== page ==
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Trying to Pull Out of Perseveration Station: Why Do Individuals Perseverate?

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Ever met a kid on the spectrum who only wants to talk about Toy Story? Ever met one who can only talk about the circus? Or fans? Or an event that happened three weeks ago?  Typically, this is a student who is perseverating or getting stuck on a topic.  Unfortunately, this student being stuck is driving and/or your other kids crazy.  You get to the point where if you hear about The Incredibles or the circus one more time, you might scream.  You just want it to stop.  The first step in doing that is trying to figure out why it is happening.  Just like any problematic behavior, the perseveration has a function.  There are three common reasons why someone perseverates on a topic.  Keep in mind that they are common functions and may or may not apply to your student–you will need to analyze your student’s behavior to determine the actual function.  However, they are a good place to start.

Possible Functions of Perseverations

1.  Gaining attention.  

Imagine that you were on a very remote island off Italy and didn’t speak the language.  You had been there for a month and not been able to talk to anyone.  You might really want to engage someone in conversation when you discover that they start talking to you when you talk about dinner.  So you find, over time, that you are frequently asking, “What’s for dinner?”  Once the person answers you don’t have enough Italian to talk about the dinner choices so you just listen.  After a while you might repeat the one phrase you can say, “What’s for dinner?” to get them to talk to you again.

If you are a student with limited communication and social skills, this scenario might be a good portion of your daily life.  You may only have one topic you can talk about and it may reliably get people to interact with you.  This is especially true if the perseveration topic is repeating something from a movie or video game.

2.  Talking About the Topic is Reinforcing

Sometimes you just want to talk about something you really like.  You read teaching blogs? You chat on Facebook with teacher friends? Maybe you like teaching?  You saw an amazing movie last night? Don’t you just really want to tell someone about it?  Now imagine that you tell your significant other and he or she is clearly not interested.  What do you do?  I would call my sister or a friend and tell them about it.  What if I didn’t have the social problem solving skills to recognize that my significant other isn’t interested or that I could contact someone else and continue to talk about it?  I might get stuck on talking to you about even though you are showing me every sign that you are not interested because I really enjoy talking about it.  We do this with hobbies and interests all the time.  The difference is we know when to shift listeners but often our students don’t.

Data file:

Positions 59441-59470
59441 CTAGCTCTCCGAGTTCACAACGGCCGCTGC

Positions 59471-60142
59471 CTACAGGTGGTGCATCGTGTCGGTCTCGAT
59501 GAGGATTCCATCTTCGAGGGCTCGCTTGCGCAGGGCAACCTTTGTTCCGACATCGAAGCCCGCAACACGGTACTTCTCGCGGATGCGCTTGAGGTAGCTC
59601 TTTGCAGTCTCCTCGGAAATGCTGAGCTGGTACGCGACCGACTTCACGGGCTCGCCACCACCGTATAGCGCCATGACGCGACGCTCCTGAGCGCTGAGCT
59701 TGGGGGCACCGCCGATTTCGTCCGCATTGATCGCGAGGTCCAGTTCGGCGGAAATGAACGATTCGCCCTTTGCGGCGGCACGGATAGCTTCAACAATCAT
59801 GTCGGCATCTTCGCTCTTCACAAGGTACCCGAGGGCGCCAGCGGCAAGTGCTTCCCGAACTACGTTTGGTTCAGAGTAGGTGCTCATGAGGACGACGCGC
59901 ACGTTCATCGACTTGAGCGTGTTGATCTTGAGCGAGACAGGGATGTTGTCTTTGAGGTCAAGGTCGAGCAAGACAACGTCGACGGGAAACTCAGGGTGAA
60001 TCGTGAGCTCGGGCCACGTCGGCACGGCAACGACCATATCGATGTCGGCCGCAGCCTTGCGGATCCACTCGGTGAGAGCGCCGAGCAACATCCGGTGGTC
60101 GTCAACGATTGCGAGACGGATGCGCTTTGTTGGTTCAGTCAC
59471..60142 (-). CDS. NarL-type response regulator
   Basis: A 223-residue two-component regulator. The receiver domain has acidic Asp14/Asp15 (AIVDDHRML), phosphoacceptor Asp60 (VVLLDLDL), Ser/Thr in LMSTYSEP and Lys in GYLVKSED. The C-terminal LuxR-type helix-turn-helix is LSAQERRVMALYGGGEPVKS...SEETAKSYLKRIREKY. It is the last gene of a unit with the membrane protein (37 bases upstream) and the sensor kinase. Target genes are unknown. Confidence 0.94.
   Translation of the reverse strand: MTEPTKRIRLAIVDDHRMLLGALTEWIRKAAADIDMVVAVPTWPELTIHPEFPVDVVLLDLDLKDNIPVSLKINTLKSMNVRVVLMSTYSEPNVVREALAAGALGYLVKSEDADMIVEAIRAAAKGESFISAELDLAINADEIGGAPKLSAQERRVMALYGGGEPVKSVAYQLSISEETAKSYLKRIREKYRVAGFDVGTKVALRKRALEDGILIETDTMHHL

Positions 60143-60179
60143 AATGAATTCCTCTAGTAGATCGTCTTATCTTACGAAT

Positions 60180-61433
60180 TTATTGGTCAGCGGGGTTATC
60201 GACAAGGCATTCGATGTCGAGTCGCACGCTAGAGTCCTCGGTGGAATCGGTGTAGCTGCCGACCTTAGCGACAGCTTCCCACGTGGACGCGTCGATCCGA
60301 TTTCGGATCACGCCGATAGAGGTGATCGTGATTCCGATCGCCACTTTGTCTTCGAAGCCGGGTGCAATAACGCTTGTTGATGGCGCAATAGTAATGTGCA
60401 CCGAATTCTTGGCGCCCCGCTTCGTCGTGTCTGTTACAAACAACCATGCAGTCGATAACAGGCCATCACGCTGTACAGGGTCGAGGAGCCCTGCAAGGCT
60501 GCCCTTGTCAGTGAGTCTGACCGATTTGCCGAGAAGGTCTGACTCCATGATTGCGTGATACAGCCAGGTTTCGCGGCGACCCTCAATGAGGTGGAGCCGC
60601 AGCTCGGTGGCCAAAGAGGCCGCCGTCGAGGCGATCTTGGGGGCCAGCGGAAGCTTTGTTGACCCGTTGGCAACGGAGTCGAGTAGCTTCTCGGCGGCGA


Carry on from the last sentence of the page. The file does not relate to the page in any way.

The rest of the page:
3.  Easing Anxiety (Automatic Reinforcement)

Imagine that you recently went to the doctor and she ran some tests to see if the headaches you were having were something serious.  She tells you she will call when she has the results.  You are a teacher and have no cell phone coverage in your classroom.  At 4:30 PM on Friday, when you get out of school, there is a message from the doctor on your phone.  When you check it, she says to call her because she has the test results back.  You call, but her office is closed for the weekend.  Is it possible this might make you a little anxious?  That anxiety might drive you to call your sister and talk about what the possible options for test results are or what you might do depending on what they are.  Again, the difference is in assessing the listener.  If I sensed that my sister was getting tired of hearing about it, but I was still anxious, I would find another listener and another until my anxiety felt better or I found a different coping mechanism.  I would talk about it obsessively because I was anxious about.  Anxiety is the underlying element of most obsessive behaviors so when we see them, we need to think about how we might lessen the anxiety and teach coping skills.

In my next post I will talk about some specific strategies (with a freebie) to try to reduce perseveration, but in the meantime, think about the underlying function that might be causing it.  Just getting rid of it doesn’t solve the problem and you are likely to see another perseveration or another behavior pop up in its place because we haven’t solved the underlying problem.  It’s like taking antibiotics for a virus…the problem might go away but it probably wasn’t the antibiotics that did it, and another problem may be caused if the virus doesn’t resolve.  Generally if the problem is that the person can’t identify signs that they should stop talking to someone about a topic, we might make that more specific and give alternatives while teaching them how to look for signs that someone doesn’t want to talk about it anymore.  If the problem is anxiety-related, we need to look for ways to help them reduce the anxiety.  You might want to check out my post on helping students identify stressful situations and the one on managing anxiety.  

Until next time,

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